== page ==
Why Only Morons Use Crosswalks

posted in: Online Around the Net | 2

The street directly outside our subdivision has a posted 40 mph speed limit.  That means the kid who just got his MAZDA SPEED3 takes the corner at about 55.  That is until he sees me pulling an “old man” on him yelling “Slow down, don’t you see we’ve got kids here?”  I use a little extra emphasis by waving my arm and giving him a really dirty look.  Oh it’s mean… what you want to see it??  It’s enough to get him to pull his foot off the gas and coast it down to 45.  Well done chump.

Since I’m tired of being the grandpa police, I decided to use my considerable writing skills to slide a letter to our city council.


Dear Guys on the Hill,

The corner between here and there next to my house is a death trap.  I’m just waiting for someone to come speeding around the corner as people cross to the park and blamo.  You need to slow down the speed limit or put in some crosswalks.

Dear Old Man,

Move your fat ass into second gear when you cross the street and it shouldn’t be a problem.

They actually wrote back and said that their studies show that crosswalks actually INCREASE the amount of pedestrian accidents and therefore they do not recommend putting them in.  What research?  Really?

While I was taking part in the Aliso Viejo Leadership Academy (I volunteer at our city), I brought up this point again.  I was fully expecting to hear that crosswalks are dangerous because people drive erratically around them.  Maybe they slow down abruptly forcing rear end collisions or someone stops but the opposing traffic doesn’t see the walker and slams them.  I didn’t know, but I blamed it on the drivers immediately.

Walkers are to blame.  Those big white lines turn out to be some sort of safe haven for people.  They don’t even consider speed of opposing cars, timing or safety.  They simply walk out into the street thinking they are protected.  It ends up creating more problems and accidents.  Now mind you, I live on a sweeping curved road with no intersections.  This might not hold true for a busy street corners and what not.  But to think, all those bums and homeless people had it right all along.  And here I was chastising them for being half out of the bag walking through traffic.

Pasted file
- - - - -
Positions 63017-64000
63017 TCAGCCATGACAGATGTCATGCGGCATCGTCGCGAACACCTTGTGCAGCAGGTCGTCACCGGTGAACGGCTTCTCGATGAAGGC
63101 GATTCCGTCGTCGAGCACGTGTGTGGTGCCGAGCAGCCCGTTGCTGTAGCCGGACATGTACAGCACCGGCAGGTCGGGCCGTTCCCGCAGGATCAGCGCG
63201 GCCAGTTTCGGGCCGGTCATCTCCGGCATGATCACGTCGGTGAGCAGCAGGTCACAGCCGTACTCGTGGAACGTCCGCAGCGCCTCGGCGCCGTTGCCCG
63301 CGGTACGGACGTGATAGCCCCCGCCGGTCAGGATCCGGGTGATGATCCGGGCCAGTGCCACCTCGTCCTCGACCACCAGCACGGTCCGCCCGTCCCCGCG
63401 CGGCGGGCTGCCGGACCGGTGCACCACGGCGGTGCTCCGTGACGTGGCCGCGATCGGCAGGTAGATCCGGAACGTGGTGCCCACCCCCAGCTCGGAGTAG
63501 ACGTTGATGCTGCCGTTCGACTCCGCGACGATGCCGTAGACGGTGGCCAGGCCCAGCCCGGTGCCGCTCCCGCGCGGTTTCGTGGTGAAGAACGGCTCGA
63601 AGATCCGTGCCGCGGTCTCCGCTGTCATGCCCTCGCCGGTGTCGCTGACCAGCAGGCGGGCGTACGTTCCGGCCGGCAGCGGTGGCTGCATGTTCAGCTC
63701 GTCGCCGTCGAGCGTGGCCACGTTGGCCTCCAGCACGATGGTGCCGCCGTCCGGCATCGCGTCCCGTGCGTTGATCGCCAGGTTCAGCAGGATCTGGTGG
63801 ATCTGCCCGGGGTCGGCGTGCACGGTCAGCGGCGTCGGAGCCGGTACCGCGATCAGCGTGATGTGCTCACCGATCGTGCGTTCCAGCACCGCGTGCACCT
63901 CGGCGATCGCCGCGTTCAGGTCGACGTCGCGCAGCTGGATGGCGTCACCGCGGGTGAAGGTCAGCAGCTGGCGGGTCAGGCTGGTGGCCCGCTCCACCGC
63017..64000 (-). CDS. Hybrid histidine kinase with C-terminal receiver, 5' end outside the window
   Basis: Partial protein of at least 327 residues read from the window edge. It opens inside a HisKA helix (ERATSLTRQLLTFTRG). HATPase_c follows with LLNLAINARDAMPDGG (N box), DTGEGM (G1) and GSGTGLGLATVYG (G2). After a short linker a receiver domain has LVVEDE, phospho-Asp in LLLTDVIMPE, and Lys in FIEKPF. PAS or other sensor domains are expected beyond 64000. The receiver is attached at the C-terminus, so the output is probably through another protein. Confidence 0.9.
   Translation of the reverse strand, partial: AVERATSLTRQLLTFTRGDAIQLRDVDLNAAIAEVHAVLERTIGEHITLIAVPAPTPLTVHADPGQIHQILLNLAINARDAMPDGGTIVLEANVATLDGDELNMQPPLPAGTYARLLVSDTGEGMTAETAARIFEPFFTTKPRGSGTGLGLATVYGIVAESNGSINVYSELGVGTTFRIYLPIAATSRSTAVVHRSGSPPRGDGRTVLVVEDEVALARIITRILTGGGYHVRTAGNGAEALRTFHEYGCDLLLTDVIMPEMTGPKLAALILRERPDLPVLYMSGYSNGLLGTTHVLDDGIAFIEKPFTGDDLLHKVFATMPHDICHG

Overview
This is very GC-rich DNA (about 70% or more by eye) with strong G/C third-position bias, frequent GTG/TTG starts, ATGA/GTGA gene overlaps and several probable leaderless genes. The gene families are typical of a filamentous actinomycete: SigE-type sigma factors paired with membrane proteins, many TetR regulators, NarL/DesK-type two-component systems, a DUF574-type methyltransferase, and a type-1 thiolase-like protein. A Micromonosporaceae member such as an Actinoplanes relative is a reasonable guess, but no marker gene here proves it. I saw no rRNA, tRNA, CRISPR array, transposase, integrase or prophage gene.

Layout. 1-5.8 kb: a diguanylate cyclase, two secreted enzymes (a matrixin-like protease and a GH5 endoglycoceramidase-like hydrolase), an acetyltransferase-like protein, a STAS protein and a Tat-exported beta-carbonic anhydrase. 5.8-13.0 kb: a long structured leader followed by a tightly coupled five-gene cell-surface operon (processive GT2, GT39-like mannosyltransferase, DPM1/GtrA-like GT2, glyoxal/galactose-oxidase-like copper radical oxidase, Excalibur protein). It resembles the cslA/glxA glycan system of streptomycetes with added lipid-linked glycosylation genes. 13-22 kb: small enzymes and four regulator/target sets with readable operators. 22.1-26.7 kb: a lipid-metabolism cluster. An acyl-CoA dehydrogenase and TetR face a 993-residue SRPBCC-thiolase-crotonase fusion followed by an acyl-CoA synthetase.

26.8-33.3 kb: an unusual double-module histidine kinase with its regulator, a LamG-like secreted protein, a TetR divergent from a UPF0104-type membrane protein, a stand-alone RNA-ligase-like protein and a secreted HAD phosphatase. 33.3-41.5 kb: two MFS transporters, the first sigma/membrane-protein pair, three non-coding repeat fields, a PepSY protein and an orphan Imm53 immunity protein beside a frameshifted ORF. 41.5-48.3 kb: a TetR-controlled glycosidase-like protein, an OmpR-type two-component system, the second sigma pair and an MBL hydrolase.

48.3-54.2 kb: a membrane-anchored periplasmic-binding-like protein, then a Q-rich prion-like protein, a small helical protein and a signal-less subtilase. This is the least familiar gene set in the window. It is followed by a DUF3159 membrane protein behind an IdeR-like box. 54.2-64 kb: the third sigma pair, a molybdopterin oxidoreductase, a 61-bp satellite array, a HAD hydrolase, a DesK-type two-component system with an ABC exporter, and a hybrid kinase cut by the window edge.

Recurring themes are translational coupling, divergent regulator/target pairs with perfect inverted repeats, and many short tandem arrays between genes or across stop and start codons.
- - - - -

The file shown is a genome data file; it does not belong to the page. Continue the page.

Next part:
2 Responses

  1. earned911

    I heard a similar story in Michigan. Where if you shovel your driveway, and connecting sidewalk, and somebody slips and falls, you may become liable for the slip and fall. They say it’s due to the exposed ice created from the melting and re-freezing of smaller amounts of snow left behind from shoveling…
    BUT if you don’t shovel at all, and someone slips, you aren’t liable…

    We have the great lawyers, looking to make payments on their fancy “Wish-I-Wassa” Sports Car, to thank for this.

  2. EMPM, Esq.

    I can see how a crosswalk would increase pedestrian – vehicle accidents. I have been guilty of the “I’m in a safe territory so you can’t hit me” way of thinking when I have crossed in a crosswalk before. Unfortunately, drivers don’t see it the same way. This isn’t a liability issue, because in most instances the driver will be held liable. It’s more of an unrealistic expectation of a pedestrian that a crosswalk has a magical forcefield like effect against cars (they don’t, by the way). So pedestrians take risks thinking they are automatically protected, which they may be legally, but not physically. Thus the increase.

    As to the slip and fall statement made by earned911, we have the people that retain lawyers to thank for this. Lawyers just facilitate our client’s requests, if possible, by using the current law to their advantage. If you don’t like the results, change the laws that allow someone to recover in a situation like this.

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